Another approach to solving nothing-at-stake comes at the problem from a completely different angle. The core problem is, in naive proof-of-stake, rational individuals will double-vote. The Slasher-like solutions all try to solve the problem by making it impossible to double-vote, or at the very least heavily punishing such a strategy. But what if there is another approach; specifically, what if we instead remove the incentive to do so? In all of the proof of stake systems that I described above, the incentive is obvious, and unfortunately fundamental: because whoever is producing blocks needs an incentive to participate in the process, they benefit if they include a block in as many forks as possible. The solution to this conundrum comes from an imaginative, out-of-the-box proposal from Daniel Larimer: transactions as proof of stake.
The core idea behind transactions as proof-of-stake is simple: instead of mining being done by a separate class of individuals, whether computer hardware owners or stakeholders, mining and transaction sending are merged into one. The naive TaPoS algorithm is as follows:
- Every transaction must contain a reference (ie. hash) to the previous transaction
- A candidate state-of-the-system is obtained by calculating the result of a resulting transaction chain
- The correct chain among multiple candidates is the one that has either (i) the longest coin-days-destroyed (ie. number of coins in the account * time since last access), or (ii) the highest transaction fees (these are two different options that we will analyze separately)
This algorithm has the property that it is extremely unscalable, breaking down beyond about 1 transaction per 2-5 seconds, and it is not the one that Larimer suggests or the one that will actually be used; rather, it’s simply a proof of concept that we will analyze to see if this approach is valid at all. If it is, then there are likely ways to optimize it.
Now, let’s see what the economics of this are. Suppose that there is a fork, and there are two competing versions of the TaPoS chain. You, as a transaction sender, made a transaction on chain A, and there is now an upcoming chain B. Do you have the incentive to double-mine and include your transaction in chain B as well? The answer is no – in fact you actually want to double-spend your recipient so you would not put the transaction on another chain. This argument is especially potent in the case of long-range attacks, where you already received your product in exchange for the funds; in the short term, of course, the incentive still exists to make sure the transaction is sent, so senders do have the incentive to double-mine; however, because the worry is strictly time-limited this can be resolved via a Slasher-like mechanism.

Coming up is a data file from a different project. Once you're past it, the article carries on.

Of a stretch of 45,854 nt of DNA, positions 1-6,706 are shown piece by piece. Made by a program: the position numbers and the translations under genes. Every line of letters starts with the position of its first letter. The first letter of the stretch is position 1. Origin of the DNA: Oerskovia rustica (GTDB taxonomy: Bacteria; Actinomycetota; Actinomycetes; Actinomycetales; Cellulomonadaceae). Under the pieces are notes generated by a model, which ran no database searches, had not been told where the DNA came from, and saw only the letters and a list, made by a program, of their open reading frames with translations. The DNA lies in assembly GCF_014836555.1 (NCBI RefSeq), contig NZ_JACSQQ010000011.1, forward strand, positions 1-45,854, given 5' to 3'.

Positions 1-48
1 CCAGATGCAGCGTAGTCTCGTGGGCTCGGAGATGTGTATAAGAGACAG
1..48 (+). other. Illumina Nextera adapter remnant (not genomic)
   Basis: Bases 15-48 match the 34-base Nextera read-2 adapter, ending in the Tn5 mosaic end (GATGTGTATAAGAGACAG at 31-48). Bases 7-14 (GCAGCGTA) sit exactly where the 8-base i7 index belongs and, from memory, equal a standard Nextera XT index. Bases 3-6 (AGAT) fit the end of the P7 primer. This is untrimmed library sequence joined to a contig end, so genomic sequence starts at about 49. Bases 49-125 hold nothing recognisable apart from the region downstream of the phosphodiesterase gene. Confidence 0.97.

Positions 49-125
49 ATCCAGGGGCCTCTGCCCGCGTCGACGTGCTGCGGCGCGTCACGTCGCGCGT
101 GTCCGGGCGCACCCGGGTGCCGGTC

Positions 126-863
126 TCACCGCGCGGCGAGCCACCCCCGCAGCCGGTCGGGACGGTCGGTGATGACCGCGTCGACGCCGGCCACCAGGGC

One concern is this: given the presence of forks, how easy is it to overwhelm the system? If, for example, there is a fork, and one particular entity wants to double-spend, under what circumstances is that possible? In the transaction-fee version, the requirement is pretty simple: you need to spend more txfees than the rest of the network. This seems weak, but in reality it isn’t; we know that in the case of Bitcoin, once the currency supply stops increasing mining will rely solely on transaction fees, and the mechanics are exactly the same (since the amount that the network will spend on mining will roughly correspond to the total number of txfees being sent in); hence, fee-based TaPoS is in this regard at least as secure as fee-only PoW mining. In the second case, we have a different model: instead of mining with your coins, you are mining with your liquidity. Anyone can 51% attack the system if and only if they have a sufficiently large quantity of coin-days-destroyed on them. Hence, the cost of spending a large txfee after the fact is replaced by the cost of sacrificing liquidity before the fact.
Cost of Liquidity
The discussion around liquidity leads to another important philosophical point: security cannot be cost-free. In any system where there is a block reward, the thing that is the prerequisite for the reward (whether CPU, stake, or something else) cannot be free, since otherwise everyone would be claiming the reward at infinitum, and in TaPoS transaction senders need to be providing some kind of fee to justify security. Furthermore, whatever resource is used to back the security, whether CPU, currency sacrifices or liquidity sacrifices, the attacker need only get their hands on the same quantity of that resource than the rest of the network. Note that, in the case of liquidity sacrifices (which is what naive proof of stake is), the relevant quantity here is actually not 50% of coins, but rather the privilege of accessing 50% of coins for a few hours – a service that, assuming a perfectly efficient market, might only cost a few hundred thousand dollars.
The solution to this puzzle is that marginal cost is not the same thing as average cost. In the case of proof of work, this is true only to a very limited extent; although miners do earn a positive nonzero profit from mining, they all pay a high cost (unless they’re CPU miners heating their homes, but even there there are substantial efficiency losses; laptops running hash functions at 100%, though effective at heating, are necessarily less effective than systems designed for the task). In the case of currency sacrifices, everyone pays the same, but the payment is redistributed as a dividend to everyone else, and this profit is too dispersed to be recovered via market mechanisms; thus, although the system is costly from a local perspective, it is costless from a global perspective.